California’s failing education system needs reform – Orange County Register

Most of the state’s students aren’t reading at an adequate level, but Gov. Gavin Newsom has one silver lining: At least California isn’t doing as badly as other states.

Last week, both national and statewide test results revealed California’s poor grades in math and reading. While it’s true that students across the country are struggling as a result of the COVID shutdowns, this has been the case in California for some time.

“While California students experienced less learning loss during the pandemic than students in most other states, these results are not a celebration, but a call to action,” Newsom said in a statement.

This no doubt provides little comfort to parents who hoped their children would learn to read in school. To his credit, Newsom said the poor national results were no cause for celebration, but only after celebrating that California wasn’t last.

It’s not that California is doing better than other states per se. The thing is, the state’s decline wasn’t as steep as other states’ national NAEP test. Still, the state saw overall declines in math and reading scores, sometimes by large margins, and was still below the national average, except for 8th grade reading, which was average.

But results from the state’s Smarter Balanced test showed 53 percent of the state’s students are proficient in reading and a whopping 67 percent are not meeting standards in math.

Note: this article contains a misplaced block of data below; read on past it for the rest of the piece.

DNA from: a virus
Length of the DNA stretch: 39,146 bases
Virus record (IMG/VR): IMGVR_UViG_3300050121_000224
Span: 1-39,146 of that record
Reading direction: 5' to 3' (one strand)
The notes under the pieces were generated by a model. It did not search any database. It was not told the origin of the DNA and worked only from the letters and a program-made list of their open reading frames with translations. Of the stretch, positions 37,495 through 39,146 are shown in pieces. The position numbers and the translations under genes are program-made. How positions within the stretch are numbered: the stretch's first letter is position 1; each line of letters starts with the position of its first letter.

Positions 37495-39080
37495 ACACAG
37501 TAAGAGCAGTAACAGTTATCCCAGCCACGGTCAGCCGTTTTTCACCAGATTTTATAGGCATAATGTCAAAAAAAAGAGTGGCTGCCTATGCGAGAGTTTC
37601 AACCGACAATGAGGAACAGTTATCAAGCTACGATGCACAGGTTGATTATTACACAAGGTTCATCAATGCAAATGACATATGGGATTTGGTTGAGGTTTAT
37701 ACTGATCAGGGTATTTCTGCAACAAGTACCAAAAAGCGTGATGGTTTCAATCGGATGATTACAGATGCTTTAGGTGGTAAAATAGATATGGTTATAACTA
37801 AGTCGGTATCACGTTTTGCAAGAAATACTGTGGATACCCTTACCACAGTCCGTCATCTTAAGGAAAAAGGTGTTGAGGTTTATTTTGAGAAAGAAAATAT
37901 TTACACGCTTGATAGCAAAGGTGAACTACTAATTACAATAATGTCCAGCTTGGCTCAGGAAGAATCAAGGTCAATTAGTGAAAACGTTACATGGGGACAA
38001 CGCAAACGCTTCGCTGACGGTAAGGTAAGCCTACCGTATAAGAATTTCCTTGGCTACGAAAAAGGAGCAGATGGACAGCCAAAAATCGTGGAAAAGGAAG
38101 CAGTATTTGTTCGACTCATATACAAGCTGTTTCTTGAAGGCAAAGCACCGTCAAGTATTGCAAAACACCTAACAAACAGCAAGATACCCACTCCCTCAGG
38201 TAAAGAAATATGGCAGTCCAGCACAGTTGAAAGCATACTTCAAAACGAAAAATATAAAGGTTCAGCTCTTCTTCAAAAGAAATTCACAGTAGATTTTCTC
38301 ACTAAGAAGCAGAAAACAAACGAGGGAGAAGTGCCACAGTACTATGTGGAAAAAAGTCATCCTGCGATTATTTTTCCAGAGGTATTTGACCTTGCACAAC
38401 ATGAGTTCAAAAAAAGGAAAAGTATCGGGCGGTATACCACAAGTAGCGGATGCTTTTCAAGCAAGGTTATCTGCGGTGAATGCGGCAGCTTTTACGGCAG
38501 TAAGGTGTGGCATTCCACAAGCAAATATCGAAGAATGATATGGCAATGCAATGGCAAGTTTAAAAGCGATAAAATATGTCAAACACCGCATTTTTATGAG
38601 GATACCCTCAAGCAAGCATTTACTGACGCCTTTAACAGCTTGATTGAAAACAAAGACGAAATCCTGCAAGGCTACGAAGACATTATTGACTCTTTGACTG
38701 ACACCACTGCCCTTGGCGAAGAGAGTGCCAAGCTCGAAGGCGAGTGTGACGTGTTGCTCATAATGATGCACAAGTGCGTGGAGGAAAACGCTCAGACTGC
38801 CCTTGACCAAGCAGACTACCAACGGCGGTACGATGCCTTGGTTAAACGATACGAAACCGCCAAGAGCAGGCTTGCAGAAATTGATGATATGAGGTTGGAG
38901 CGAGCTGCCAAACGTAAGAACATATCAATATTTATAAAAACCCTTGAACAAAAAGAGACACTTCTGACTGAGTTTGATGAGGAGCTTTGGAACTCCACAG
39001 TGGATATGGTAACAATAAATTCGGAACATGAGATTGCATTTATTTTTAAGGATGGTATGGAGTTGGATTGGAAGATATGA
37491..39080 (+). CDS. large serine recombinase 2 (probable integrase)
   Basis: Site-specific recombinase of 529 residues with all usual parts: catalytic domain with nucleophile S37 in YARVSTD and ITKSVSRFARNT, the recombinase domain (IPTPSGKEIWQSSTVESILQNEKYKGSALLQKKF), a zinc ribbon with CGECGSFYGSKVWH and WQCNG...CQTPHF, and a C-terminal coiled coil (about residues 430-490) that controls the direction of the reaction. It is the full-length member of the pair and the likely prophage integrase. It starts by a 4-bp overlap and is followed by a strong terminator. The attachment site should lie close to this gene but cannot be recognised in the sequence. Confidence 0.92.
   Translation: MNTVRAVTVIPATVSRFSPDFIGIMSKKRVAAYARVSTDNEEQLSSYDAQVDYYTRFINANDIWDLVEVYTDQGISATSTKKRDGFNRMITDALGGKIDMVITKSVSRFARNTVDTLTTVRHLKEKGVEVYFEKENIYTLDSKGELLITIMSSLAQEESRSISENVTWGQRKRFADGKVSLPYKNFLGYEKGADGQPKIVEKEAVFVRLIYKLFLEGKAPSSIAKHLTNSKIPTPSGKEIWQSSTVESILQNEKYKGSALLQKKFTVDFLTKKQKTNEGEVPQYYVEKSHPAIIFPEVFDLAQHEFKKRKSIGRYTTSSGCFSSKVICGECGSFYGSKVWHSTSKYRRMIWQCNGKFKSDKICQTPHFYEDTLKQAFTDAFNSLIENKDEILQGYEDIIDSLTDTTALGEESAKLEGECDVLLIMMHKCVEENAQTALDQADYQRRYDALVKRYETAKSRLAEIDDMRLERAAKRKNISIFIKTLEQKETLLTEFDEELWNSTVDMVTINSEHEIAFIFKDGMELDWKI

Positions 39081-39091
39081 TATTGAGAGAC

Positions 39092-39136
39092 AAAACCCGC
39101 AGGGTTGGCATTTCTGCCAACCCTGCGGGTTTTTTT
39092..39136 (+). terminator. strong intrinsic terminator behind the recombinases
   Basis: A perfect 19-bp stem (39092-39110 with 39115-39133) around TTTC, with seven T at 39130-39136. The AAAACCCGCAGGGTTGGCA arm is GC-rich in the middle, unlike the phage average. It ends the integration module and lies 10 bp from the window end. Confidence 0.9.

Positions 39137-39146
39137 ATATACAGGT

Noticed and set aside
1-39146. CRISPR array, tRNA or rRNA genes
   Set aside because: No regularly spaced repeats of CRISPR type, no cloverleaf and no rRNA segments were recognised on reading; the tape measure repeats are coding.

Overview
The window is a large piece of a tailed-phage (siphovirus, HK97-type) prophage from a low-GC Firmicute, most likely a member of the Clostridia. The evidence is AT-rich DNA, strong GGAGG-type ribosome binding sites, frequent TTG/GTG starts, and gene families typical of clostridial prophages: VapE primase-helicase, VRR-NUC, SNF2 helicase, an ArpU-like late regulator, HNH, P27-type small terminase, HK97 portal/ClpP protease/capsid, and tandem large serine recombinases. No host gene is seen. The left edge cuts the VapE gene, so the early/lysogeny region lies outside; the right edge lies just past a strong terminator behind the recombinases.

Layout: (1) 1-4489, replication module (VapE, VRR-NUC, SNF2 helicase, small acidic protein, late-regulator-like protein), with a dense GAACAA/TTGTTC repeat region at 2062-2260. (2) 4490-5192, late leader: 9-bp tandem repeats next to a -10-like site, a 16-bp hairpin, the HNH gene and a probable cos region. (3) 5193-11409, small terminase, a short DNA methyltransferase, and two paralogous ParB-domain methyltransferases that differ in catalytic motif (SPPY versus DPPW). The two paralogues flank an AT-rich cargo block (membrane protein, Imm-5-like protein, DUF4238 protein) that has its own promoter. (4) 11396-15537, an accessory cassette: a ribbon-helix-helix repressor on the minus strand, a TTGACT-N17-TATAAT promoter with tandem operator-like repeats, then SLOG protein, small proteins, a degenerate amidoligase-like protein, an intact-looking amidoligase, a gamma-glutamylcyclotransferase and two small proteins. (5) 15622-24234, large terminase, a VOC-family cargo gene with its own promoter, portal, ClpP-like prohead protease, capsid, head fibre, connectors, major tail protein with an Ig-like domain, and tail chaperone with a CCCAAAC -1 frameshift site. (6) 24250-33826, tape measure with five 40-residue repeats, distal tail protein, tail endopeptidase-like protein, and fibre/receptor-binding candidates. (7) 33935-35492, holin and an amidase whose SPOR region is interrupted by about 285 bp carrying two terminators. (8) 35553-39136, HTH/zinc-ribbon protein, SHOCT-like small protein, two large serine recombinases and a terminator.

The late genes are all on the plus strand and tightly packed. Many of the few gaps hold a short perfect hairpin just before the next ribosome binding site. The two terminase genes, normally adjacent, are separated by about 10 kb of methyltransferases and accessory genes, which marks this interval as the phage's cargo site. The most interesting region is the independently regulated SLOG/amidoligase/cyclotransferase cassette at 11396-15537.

Smarter Balanced, which is given to all California students in grades 3 through 8 and 11, is a more accurate indicator than the NAEP test, which is only a small sample of a few thousand students, noted Lance Christensen, a candidate for California superintendent. Lessons for the public.

“(T)tests taken by 2.9 million kids offer more detailed and devastating news than NAEP scores taken by 4k CA students,” Christensen tweeted.

Newsom has recently done some things that could help marginally, like providing two meals a day for students. It may not sound like much, but hunger makes everything difficult, especially concentration and learning.

But the problems with education are bigger than hunger. Smarter Balanced revealed a troubling trend that likely prevented the results from getting even worse: The number of enrolled students who failed to complete the test satisfactorily increased by about 70 percent since 2019, with about 120,000 students failing the test and several thousand more submitting incompletes. tests that could not be scored.

“It’s like polling bias — if you’re missing groups of people, the results will give you a skewed picture,” said Frederick Hess, Senior Fellow and Director of Education Studies at the American Enterprise Institute.

Chronic absenteeism — missing at least 10 percent of school days per year — was already a problem before COVID, but the rate has risen to 14.3 percent in 2020-21. If students do not attend school regularly, they are likely to not perform well on tests or even not show up for the test at all.

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